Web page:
Draw A Pistol From A Holster – Step By Step

Drawing your pistol from the holster can seem like an easy thing to do, and indeed it is easy for most people. However, presenting your pistol from the holster can also be unsafe if done improperly. We need to crawl before we can walk, and walk before we can run. For that reason, we have broken down drawing a pistol from the holster into 5 very easy steps.

Watch this video on YouTube

Step by Step, the process of drawing a Pistol from a Holster, for beginners.

  1. Access the Pistol

    In the first step, you need to access the pistol. If you are drawing from concealment, that means clearing the cover garment. It is important in this step to get an excellent one-handed grip because the grip you have now is the grip you’re going to keep. accessing the pistol while in the holster

  2. Release the Pistol

    Simply pulling up on the pistol releases it from the holster. This is unless you have some sort of active retention. While most inside the waistband holsters use friction for retention, many outside the waistband holsters may have a lever or button to defeat to release the pistol. Your support hand is still pressed against your body when releasing the pistol from the holster. Releasing the Pistol from the holster

  3. Rotate your Elbow

    At this point, you are orientating the muzzle of your pistol towards the threat. Simply drop your elbow to point your elbow at the ground and the muzzle at the threat. You could fire now from this position if the situation required it. rotating your elbow to point the pistol at the target

  4. Join your Hands

    Assuming your support hand is still pressed against your body, now is the time to join your hands and assume a good two-handed thumbs-forward grip. While at the beginning of our holster-draw training we join our hands together before we extend, the reality is as we get more fluid, through repetition and practice, the join and extend blur into one motion. Having said that, it is important that the joining of our hands into a good grip occurs early on in our extension while our hands are close to our body. Again, you could fire from this position if you had to.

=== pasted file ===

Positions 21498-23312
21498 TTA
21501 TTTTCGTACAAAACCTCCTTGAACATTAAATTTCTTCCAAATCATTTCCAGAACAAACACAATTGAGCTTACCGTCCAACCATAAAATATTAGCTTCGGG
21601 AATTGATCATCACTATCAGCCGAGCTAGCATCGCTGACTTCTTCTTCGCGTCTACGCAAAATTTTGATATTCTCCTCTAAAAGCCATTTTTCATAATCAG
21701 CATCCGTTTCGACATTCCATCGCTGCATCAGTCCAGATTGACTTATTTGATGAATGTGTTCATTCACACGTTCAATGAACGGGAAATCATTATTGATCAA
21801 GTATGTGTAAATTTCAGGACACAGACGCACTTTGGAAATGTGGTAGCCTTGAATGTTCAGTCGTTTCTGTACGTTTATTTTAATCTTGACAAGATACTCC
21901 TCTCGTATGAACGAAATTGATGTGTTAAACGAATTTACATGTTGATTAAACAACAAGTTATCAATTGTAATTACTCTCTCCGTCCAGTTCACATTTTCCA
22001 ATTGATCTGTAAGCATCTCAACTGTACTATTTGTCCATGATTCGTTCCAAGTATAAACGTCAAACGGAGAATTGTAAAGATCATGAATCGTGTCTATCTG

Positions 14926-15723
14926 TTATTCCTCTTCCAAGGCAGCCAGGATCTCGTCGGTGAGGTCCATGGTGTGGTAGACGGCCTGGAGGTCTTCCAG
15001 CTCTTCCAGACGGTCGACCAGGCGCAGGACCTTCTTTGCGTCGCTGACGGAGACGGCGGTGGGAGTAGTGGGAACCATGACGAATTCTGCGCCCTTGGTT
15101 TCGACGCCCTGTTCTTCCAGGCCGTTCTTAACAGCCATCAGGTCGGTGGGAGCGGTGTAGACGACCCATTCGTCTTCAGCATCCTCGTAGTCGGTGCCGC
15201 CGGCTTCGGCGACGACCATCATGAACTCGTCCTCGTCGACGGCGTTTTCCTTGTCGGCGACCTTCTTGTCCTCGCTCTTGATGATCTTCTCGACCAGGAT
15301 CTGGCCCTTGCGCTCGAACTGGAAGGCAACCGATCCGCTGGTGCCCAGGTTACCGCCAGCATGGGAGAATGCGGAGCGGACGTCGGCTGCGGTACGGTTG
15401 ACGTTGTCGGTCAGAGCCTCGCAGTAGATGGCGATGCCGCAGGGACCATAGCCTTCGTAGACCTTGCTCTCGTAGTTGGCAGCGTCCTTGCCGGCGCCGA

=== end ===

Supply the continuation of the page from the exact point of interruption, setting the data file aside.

5. Extend and Press

    The extend and press step is one step, rather than two. You could press the trigger at any time during the extension of your firearm. Once your muzzle is orientated towards the target, press the trigger. One thing to keep in mind, do not fall into the bad habit of bowling or fishing. This means either sweeping up or casting down with the firearm as you extend. Instead, think about punching like a boxer straight out from the high-compressed ready position. extending the firearm towards the target

Safety Concerns when Drawing a Pistol

Safety is always a concern, especially when we are working with pistols. Remember a firearm is neither safe nor unsafe by its’ self. It is the user who is safe or unsafe. With that in mind, we must be aware that people can and have shot themselves while either drawing the firearm from the holster. There are a few steps we can take to prevent these negligent discharges from occurring.

  1. Keep your finger straight and away from the trigger while drawing the handgun and until your muzzle is orientated towards the target and you’ve made the decision that now is the time to shoot. Many people have discharged into their leg by not exercising proper trigger discipline when drawing the firearm.